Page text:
The interesting aspect of Japan's "apology first" culture is that it doesn't necessarily mean you have some interior sense of sorrow when you apologize - quite often it is simply a way of smoothing over social situations in Japan.
Even if a person didn't do anything wrong, saying "I'm sorry," is a way to maintain harmony and avoid needless embarrassment or awkwardness at work or in some other Japanese social situation.
The apology culture of Japan is also on display in a unique way in corporate leadership. If, for example, two factory workers die on the job because of company negligence , the c.e.o. is expected to go to the home of deceased family and apologize profusely by bowing and appearing very contrite; and the event will be covered on TV and done in a very public way.
This aspect of Japanese culture exploded on the shores of America a few years back when a U.S. Navy ship mistakenly rammed into a Japanese ship with several school children on board. It was a tragic situation and several people died.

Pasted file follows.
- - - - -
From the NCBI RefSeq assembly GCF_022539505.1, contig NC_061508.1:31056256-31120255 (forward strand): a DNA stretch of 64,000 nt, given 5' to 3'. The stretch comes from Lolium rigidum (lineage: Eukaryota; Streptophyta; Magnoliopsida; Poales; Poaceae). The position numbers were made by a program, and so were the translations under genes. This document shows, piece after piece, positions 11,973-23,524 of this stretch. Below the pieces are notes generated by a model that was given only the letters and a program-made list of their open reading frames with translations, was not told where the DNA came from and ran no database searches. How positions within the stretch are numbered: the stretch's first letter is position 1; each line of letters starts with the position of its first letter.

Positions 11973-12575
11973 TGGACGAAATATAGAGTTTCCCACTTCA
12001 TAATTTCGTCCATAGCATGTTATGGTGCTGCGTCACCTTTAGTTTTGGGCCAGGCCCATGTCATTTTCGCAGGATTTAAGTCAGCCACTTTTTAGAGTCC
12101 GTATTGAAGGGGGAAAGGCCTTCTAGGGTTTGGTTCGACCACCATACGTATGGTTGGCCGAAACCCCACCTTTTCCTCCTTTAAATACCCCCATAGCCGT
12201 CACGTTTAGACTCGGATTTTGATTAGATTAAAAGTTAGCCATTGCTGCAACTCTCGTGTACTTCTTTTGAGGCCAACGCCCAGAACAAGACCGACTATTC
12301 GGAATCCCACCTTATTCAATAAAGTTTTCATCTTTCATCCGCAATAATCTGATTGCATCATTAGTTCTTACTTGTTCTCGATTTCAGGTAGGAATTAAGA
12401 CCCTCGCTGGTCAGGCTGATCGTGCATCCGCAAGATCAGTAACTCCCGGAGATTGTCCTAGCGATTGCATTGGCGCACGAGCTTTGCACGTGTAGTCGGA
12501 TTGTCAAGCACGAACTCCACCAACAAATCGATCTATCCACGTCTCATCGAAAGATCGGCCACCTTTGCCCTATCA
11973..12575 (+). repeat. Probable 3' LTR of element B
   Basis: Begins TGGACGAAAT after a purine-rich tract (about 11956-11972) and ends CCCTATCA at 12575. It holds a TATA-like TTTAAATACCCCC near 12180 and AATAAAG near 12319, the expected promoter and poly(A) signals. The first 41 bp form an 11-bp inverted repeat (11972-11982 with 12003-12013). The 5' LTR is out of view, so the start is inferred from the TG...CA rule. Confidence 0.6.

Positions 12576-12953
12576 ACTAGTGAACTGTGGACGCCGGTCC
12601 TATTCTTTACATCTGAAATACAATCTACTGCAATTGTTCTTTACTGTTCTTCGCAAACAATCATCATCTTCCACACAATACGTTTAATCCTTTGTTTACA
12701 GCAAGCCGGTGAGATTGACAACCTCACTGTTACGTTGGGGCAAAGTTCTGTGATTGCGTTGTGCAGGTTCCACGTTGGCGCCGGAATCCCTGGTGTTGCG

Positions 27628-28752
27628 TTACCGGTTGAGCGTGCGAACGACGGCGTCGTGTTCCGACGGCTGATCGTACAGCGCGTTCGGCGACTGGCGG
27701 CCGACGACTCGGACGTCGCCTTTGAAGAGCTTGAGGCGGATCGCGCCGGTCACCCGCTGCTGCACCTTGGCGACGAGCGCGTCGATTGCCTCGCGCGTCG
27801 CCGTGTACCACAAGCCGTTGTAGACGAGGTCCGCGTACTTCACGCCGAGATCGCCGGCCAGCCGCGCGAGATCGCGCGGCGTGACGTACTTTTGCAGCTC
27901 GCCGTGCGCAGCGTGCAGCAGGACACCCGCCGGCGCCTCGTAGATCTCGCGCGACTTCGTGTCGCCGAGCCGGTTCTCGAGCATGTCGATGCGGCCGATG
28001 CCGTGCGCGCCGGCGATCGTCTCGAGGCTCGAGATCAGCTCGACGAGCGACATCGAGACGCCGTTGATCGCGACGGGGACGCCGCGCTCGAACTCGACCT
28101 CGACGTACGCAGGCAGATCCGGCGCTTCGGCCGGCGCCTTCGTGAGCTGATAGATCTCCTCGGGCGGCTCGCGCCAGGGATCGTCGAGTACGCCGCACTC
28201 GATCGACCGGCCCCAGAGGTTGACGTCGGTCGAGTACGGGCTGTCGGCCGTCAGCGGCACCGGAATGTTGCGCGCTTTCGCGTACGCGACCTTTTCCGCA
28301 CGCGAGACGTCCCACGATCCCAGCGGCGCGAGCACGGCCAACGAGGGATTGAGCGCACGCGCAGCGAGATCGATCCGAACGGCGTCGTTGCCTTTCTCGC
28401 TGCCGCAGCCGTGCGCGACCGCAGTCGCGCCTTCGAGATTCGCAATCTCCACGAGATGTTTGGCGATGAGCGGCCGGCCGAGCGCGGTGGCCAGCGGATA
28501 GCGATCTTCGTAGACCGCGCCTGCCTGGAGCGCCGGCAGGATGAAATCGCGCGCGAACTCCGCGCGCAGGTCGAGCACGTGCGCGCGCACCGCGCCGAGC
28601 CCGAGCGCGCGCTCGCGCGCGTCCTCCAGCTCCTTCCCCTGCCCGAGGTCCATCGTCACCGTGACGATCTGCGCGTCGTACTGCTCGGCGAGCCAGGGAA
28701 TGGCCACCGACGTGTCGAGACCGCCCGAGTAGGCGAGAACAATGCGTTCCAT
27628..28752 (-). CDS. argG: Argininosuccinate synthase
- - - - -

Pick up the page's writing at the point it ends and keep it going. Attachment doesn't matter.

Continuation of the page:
Justice ran its course during a court martial in Hawaii, but for the Japanese a court decision wasn't enough. There was a clamor for the American Navy Captain to fly to Japan and personally apologize to the family of the people he accidentaly killed.
Yet the irony of this is that in much of Asia (mostly among the political class), there is still anger toward Japan and the Japanese government for not apologizing for Japan's Word War II aggression.
There are a few lessons from this that foreigners, and ESL teachers in Japan can take from this apology culture. Toshiya Enomoto writes about the Japanese language and apologizing:
"Japan's 'apology first' culture makes it possible for gaijins (foreigners) to get out of most jams with sumimasen. Sumimasen...is equivalent to 'excuse me.' It is, however, just as useful for apologies and some Japanese prefer to say sumimasen as they think it is a more refined apology 'for grown ups' than gomen 'nasai. Saying sumimasen is also a clever way for gaijins to hide their limited vocabulary."